Fascinating Story behind Antique Sunburst Circus Wagon Wheel
Finding antique and odd circus equipment is difficult, but such items are highly treasured by circus collectors. Sometimes the provenance of these items is more interesting than the item itself. The following is the story of a rare sunburst circus wagon wheel and my dear friend, Charlotte (Shive) Maxwell.
I met Charlotte in the early 1970s shortly after her second husband died. She became a close family friend who frequently spent time in our home. Our children called her Aunt Charlotte. When she was a young nursing student in New York City in 1917, Charlotte quit school and ran away to join Barnum & Bailey Circus. This was before the show was combined with Ringling Brothers. She soon met and married aerialist Frank Shive, but in the late 1920s he died after battling pneumonia.
A Charlotte Shive publicity photo.
Charlotte’s first husband Frank Shive.
A more detailed look at Charlotte’s early life in the circus was written in an article entitled “Circus Women” published in the April 1932 issue of a magazine called “The Circus Scrapbook.” The article was by the late Lillian Leitzel, as told to Paul Brown. Leitzel was a world famous aerialist who died from a fall while performing in Copenhagen, Denmark in 1931.
An article titled “Circus Women” appeared in this April 1932 issue of “The Circus Scrapbook.” One of the women featured in the article was Charlotte Shive. Issues of “The Circus Scrapbook” can be found for $10 or less per issue.
The following is the section about Charlotte Shive, taken verbatim from the article:
“Charlotte Shive, who is with the show again this year after an absence of several seasons, showed in her own quiet way the stamina and courage that the circus breeds in its women. She had been a student nurse in one of the great hospitals in New York City. The show always used a lot across the street and Charlotte met—at a private show for the patients of the hospital after which the performers were introduced to the staff of the hospital—the man who became her husband.
Frank Shive was an aerialist and a good one. He patiently taught his work to his new wife and Charlotte was soon ‘flying,’ swinging from a trapeze to her husband, who caught her, and back to the trapeze again. She was particularly adept and was soon an important element of the act.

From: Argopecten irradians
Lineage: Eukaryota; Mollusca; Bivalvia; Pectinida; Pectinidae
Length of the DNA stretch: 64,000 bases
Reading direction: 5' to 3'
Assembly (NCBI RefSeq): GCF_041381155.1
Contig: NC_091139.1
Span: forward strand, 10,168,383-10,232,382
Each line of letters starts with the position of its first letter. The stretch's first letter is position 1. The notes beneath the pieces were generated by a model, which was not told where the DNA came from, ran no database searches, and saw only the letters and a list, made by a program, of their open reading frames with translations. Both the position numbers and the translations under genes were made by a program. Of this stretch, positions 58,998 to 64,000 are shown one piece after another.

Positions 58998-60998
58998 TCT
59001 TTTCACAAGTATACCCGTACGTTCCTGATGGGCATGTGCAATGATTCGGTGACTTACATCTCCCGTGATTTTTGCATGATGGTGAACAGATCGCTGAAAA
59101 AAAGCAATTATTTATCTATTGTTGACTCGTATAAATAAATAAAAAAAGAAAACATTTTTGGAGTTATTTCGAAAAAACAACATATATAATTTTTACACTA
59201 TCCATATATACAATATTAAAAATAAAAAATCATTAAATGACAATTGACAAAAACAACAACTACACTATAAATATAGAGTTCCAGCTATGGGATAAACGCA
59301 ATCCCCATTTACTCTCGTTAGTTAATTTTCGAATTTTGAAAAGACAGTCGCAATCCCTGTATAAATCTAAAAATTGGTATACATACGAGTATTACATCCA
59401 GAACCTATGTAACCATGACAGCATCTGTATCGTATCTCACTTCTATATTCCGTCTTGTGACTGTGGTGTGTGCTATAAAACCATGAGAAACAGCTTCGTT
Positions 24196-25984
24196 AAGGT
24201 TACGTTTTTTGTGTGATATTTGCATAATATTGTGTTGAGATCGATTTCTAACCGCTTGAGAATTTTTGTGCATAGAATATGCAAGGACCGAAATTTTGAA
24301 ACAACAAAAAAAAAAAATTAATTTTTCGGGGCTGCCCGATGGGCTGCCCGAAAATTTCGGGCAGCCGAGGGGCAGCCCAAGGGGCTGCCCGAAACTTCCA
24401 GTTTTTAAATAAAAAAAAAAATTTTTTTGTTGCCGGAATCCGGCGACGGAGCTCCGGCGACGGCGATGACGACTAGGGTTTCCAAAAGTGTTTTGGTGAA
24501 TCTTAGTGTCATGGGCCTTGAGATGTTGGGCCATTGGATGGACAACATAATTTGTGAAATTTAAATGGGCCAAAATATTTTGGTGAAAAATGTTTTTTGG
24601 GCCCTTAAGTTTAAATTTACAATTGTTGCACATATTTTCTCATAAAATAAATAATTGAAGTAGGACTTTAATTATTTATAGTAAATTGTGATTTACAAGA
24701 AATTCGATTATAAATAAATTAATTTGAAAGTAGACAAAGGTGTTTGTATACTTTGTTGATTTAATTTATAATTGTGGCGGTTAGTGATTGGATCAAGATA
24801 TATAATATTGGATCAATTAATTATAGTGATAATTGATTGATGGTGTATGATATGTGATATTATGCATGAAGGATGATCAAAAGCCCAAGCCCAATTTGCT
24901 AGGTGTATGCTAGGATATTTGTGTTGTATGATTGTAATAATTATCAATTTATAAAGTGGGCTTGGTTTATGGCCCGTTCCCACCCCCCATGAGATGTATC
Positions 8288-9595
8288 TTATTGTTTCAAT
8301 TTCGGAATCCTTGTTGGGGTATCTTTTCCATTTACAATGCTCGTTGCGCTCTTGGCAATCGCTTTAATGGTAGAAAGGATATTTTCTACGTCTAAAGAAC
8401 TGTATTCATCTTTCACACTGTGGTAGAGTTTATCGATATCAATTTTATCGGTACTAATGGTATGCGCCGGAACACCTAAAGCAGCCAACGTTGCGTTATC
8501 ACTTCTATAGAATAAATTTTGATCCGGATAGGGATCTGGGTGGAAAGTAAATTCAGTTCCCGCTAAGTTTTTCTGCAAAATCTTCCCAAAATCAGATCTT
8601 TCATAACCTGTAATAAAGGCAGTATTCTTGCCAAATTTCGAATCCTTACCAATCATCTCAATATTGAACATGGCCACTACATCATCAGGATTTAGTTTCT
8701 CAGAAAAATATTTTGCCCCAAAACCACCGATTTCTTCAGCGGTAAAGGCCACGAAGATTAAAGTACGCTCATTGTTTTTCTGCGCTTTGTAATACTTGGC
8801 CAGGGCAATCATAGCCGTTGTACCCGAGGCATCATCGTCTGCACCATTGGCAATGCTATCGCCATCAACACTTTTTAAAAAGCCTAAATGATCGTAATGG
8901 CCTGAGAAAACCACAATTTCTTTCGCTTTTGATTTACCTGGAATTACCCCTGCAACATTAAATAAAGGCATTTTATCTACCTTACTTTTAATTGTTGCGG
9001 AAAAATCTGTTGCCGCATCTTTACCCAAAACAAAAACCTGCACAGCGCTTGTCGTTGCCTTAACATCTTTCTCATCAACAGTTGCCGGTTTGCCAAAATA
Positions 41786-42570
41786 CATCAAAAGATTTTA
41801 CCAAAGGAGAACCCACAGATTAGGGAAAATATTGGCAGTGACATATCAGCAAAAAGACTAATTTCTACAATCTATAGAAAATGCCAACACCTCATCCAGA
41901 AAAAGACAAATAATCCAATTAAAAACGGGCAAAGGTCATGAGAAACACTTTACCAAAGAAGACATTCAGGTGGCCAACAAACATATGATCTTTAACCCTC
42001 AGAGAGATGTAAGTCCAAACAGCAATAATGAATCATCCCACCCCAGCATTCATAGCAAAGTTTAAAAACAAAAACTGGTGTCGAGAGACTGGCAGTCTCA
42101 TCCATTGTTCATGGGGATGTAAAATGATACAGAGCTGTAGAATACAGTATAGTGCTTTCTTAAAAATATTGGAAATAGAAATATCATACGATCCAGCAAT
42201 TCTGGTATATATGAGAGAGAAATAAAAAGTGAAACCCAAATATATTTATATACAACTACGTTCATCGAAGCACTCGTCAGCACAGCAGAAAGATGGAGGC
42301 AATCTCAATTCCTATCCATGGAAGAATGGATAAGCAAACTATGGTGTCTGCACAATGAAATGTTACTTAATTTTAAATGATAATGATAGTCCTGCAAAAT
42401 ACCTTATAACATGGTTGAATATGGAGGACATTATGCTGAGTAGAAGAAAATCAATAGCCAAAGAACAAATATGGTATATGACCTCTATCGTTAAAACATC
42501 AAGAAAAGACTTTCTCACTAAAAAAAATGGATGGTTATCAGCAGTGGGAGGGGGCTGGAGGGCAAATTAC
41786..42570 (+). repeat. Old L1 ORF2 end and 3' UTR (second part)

They traveled on this show for several years, until one day, when we were working in Wenatchee, Washington, Frank collapsed on the trap. He had had about everything possible wrong with his lungs for some time and had concealed it from everyone, but our doctor.
Further work was impossible until he recovered. It was suggested that he go to Arizona until he was well and it was arranged that Charlotte could choose anywhere in the Southwest that suited her, so she could join Frank. Almost before Frank had left the lot a bashful, tremendously embarrassed canvas man approached Charlotte, and handed her a grimy hat overflowing with small change! It was a collection taken by the canvas men and laborers for her benefit. Naturally, she declined the money and returned it to the men, but she has never forgotten the gesture.
That collection was poorly advised and inopportune, for Frank and Charlotte had saved their money and needed no assistance, but both were very popular with everyone on the lot and it was almost inevitable that the, more or less improvident, canvas men should do the one thing which would have been urgently necessary in their own case.